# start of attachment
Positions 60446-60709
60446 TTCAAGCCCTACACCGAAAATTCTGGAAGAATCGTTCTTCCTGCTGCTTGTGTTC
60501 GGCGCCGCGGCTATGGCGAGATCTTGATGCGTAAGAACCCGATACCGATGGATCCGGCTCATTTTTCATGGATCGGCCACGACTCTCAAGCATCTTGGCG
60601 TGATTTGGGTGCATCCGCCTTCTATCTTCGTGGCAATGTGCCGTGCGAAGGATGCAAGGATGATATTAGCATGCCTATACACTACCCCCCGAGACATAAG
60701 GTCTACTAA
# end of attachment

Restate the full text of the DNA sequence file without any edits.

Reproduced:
Positions 60446-60709
60446 TTCAAGCCCTACACCGAAAATTCTGGAAGAATCGTTCTTCCTGCTGCTTGTGTTC
60501 GGCGCCGCGGCTATGGCGAGATCTTGATGCGTAAGAACCCGATACCGATGGATCCGGCTCATTTTTCATGGATCGGCCACGACTCTCAAGCATCTTGGCG
60601 TGATTTGGGTGCATCCGCCTTCTATCTTCGTGGCAATGTGCCGTGCGAAGGATGCAAGGATGATATTAGCATGCCTATACACTACCCCCCGAGACATAAG
60701 GTCTACTAA